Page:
The present study was aimed in assessing the heavy metal pollution of the soils around Agarak copper-molybdenum mine complex and related environmental risks. This mine complex is located in the south-east part of Armenia, and the present study was conducted in 2013. The soils of the five riskiest sites of this region were studied: surroundings of the open mine, the sites adjacent to processing plant of Agarak copper-molybdenum mine complex, surroundings of Darazam active tailing dump, the recultivated tailing dump of “ravine - 2”, and the recultivated tailing dump of “ravine - 3”. The mountain cambisol was the main soil type in the study sites. The level of soil contamination by heavy metals was assessed by Contamination factors (Cf), Degree of contamination (Cd), Geoaccumulation index (I-geo) and Enrichment factor (EF). The distribution pattern of trace metals in the soil profile according to Cf, Cd, I-geo and EF values shows that the soil is much polluted. Almost in all studied sites, Cu, Mo, Pb, and Cd were the main polluting heavy metals, and this was conditioned by Agarak copper-molybdenum mine complex activity. It is necessary to state that the pollution problem becomes pressing as some parts of these highly polluted region are inhabited by population, and agriculture is highly developed there; therefore, heavy metals can be transferred into human bodies through food chains and have direct influence on public health. Since the induced pollution can pose serious threats to public health, further investigations on soil and vegetation pollution are recommended. Finally, Cf calculating based on distance from the pollution source and the wind direction can provide more reasonable results.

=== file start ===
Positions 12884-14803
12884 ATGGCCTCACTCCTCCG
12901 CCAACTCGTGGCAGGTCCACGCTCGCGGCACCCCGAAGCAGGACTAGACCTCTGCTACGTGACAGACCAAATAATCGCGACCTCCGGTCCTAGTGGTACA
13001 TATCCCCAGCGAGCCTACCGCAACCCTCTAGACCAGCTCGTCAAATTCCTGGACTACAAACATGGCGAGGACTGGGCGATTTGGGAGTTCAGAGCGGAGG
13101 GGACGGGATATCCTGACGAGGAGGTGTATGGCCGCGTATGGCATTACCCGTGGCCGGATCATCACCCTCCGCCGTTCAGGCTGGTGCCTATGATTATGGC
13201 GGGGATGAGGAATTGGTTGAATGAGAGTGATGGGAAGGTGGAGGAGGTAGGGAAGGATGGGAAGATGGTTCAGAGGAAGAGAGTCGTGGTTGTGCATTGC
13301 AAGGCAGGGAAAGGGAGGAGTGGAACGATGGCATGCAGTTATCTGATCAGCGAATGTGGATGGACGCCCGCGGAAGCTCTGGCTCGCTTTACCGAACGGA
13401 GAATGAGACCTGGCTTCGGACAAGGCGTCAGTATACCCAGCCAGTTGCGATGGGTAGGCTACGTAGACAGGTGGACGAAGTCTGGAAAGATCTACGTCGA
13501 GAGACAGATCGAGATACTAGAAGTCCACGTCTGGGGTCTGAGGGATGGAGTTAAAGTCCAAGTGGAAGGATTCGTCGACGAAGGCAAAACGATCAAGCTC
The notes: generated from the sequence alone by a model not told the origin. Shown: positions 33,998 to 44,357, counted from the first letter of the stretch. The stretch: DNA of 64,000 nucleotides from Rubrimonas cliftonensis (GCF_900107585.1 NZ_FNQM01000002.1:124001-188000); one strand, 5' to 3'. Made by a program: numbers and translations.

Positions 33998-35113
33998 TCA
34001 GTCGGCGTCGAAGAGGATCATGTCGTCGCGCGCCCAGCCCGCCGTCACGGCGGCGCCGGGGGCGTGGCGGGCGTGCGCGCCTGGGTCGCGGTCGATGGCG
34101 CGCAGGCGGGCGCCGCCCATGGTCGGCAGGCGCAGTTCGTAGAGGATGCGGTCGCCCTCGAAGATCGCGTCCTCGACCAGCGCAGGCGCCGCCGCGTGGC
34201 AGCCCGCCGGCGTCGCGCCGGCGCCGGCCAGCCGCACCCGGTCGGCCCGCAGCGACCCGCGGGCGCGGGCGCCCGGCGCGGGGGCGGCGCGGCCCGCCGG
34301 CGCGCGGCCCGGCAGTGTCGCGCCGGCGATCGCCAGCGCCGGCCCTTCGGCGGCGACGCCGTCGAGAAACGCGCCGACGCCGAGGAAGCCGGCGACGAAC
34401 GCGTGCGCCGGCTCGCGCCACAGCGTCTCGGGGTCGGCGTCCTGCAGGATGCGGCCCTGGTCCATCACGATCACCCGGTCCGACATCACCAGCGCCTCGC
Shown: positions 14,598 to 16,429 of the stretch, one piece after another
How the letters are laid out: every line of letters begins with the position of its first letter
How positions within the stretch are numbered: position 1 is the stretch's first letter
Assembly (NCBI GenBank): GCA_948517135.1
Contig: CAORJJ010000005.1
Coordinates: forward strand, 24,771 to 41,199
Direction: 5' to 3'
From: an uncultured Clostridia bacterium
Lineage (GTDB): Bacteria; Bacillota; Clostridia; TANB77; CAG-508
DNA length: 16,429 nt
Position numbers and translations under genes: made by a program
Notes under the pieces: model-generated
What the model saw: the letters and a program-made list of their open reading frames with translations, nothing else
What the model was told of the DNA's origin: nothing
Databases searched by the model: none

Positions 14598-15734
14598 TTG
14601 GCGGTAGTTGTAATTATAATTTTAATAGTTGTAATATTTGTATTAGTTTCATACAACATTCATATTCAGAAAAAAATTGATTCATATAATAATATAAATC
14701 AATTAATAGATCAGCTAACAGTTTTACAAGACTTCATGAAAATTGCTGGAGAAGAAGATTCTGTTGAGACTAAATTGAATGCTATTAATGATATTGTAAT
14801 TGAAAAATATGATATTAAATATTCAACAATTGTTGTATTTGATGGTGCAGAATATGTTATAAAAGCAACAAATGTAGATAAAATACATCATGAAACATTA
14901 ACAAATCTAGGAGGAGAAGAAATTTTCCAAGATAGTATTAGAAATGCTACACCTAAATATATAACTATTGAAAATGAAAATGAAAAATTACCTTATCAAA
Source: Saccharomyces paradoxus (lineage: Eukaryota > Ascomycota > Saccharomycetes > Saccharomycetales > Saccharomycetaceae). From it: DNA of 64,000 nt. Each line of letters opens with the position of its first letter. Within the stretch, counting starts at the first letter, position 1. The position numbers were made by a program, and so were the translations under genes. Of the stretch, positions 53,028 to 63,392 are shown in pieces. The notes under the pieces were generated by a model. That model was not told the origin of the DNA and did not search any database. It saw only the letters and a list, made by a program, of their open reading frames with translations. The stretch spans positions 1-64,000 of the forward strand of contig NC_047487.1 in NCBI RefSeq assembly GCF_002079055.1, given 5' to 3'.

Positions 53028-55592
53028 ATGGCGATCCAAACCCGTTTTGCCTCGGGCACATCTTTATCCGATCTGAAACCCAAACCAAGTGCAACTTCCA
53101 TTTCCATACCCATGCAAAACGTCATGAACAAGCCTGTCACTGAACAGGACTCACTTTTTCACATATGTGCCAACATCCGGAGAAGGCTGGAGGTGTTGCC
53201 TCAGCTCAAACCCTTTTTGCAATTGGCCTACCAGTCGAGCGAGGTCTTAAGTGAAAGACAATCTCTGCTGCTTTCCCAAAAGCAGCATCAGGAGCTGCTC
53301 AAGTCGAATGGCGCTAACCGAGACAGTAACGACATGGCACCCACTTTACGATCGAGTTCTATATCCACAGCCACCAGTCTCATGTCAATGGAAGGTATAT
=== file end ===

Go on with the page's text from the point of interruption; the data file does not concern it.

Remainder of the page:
Keywords: Heavy Metals, Soil Contamination, Armenia, Agarak copper-molybdenum mine complex, enrichment factor (EF)

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3 Removal of Total Petroleum Hydrocarbons from Contaminated Soils by Electrochemical Method

Authors: D. M. Cocârță, I. A. Istrate, C. Streche, D. M. Dumitru

Abstract: